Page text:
Obstructing Justice in Florida

Obstructing justice is an umbrella term for any actions that prevent law enforcement from learning about a crime or those involved in that crime. Florida Statute XLVI, Chapter 843 describes 29 different actions that can constitute the crime of obstructing justice. These range from resisting officers with violence, to false personation, to fleeing or attempting to elude a law enforcement officer. An obstruction of justice charge can be filed while you are being charged for another crime. Now you have two charges against you, not just one, enhancing the penalties that you may receive. If you have been charged with obstruction of justice, contact a skilled Tampa criminal defense attorney at Pallegar Law, P.A. We will fight the charges against you and seek justice. We are your Tampa Bay resisting arrest attorney.

What Constitutes Obstruction of Justice?

Florida law outlines 29 different actions that can constitute this crime.

These are:

  • Resisting an officer with violence
  • Resisting an officer without violence
  • Unlawful possession of a concealed handcuff key
  • Depriving officer of means of protection or communication
  • Obstruction by disguised person
  • Refusing to assist prison officers in arresting escaped convicts
  • Resisting timber agent
  • Neglect or refusal to aid peace officers
  • False personation
  • Prohibited use of certain lights
  • Unlawful use of badges or other indicia of authority
  • Criminal actions under color of law or through simulated legal process
  • Escape through voluntary action of officer
  • Escape by negligence of officer
  • Conveying tools into jail to aid escape
  • Aiding escape
  • Aiding escape of juvenile inmates
  • Compounding felony
  • Failure of defendant on bail to appear
  • Installing or transporting radio equipment using assigned frequency of state or law enforcement officers
  • Unauthorized transmissions to and interference with governmental and associated radio frequencies
  • Unlawful use of police communications
  • Publishing name and address of law enforcement officer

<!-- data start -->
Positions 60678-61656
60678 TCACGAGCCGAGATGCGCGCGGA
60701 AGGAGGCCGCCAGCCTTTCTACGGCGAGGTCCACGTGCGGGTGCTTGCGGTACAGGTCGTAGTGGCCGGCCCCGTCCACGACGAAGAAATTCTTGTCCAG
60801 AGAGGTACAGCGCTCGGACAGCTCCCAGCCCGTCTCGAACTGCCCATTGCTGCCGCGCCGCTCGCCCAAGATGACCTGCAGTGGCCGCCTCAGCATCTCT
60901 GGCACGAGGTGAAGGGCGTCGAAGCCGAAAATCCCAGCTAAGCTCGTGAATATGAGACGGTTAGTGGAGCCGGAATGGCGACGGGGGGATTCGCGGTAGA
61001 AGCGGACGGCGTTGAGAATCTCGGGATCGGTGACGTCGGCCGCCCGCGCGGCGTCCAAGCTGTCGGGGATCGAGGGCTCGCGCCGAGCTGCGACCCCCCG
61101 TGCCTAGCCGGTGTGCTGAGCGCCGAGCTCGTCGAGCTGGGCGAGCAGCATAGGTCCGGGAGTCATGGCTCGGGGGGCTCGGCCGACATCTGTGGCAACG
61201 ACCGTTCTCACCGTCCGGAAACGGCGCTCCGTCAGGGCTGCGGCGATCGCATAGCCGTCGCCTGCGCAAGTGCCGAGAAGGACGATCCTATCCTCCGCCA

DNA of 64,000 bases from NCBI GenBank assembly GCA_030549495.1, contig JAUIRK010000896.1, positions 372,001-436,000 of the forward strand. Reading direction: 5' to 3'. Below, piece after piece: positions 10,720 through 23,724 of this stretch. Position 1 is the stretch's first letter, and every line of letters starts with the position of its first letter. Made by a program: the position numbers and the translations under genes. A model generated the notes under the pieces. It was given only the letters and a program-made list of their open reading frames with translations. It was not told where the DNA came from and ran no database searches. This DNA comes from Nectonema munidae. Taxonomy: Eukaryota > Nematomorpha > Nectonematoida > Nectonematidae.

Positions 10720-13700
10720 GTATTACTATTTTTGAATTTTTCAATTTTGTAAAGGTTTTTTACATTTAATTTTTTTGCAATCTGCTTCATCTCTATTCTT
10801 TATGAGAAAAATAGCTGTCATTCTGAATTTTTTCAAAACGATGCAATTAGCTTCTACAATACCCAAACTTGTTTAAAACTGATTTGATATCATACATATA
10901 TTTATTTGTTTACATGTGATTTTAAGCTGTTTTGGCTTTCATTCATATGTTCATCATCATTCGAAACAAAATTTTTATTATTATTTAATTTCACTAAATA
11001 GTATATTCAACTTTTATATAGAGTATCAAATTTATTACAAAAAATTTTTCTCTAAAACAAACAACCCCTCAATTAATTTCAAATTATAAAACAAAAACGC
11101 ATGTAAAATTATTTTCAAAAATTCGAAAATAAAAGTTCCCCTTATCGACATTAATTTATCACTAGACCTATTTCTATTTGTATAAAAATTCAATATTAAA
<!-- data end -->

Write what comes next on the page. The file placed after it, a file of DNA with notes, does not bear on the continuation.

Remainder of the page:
• Fleeing or attempting to elude a law enforcement officer
  • Criminal actions against police dogs, fire dogs, SAR dogs, or police horses
  • Harassment of participant of neighborhood crime watch program
  • Depriving crime victim of medical care
  • Traveling across county lines with intent to commit a burglary
  • Tampering with electronic monitoring device

A full list of these actions, along with descriptions and penalties, can be found at http://www.leg.state.fl.us/statutes/index.cfm?App_mode=Display_Statute&URL=0800-0899/0843/0843.html

Penalties for Obstructing Justice

The penalties for these types of crimes can range from misdemeanors to felonies, depending on the situation, the person involved, and whether or not violence was used. For example, resisting an officer with violence is a third-degree felony, whereas resisting an officer without violence is a first-degree misdemeanor. False personation (i.e. pretending to be a firefighter, sheriff, highway patrol officer, state attorney, etc) is a third-degree felony. False personation during the course of a felony is a second-degree felony. False personation during the course of a felony that results in death or personal injury is a first-degree felony. If you or someone you know has been charged with a crime relating to obstruction of justice, contact an experienced Tampa criminal defense lawyer at Pallegar Law, P.A. today.

Call Pallegar Law, P.A. Today

If you have been charged with obstructing justice, call an aggressive Tampa resisting arrest attorney today. At Pallegar Law, P.A., we fight for your rights. Call 813.444.3912 for your free consultation.

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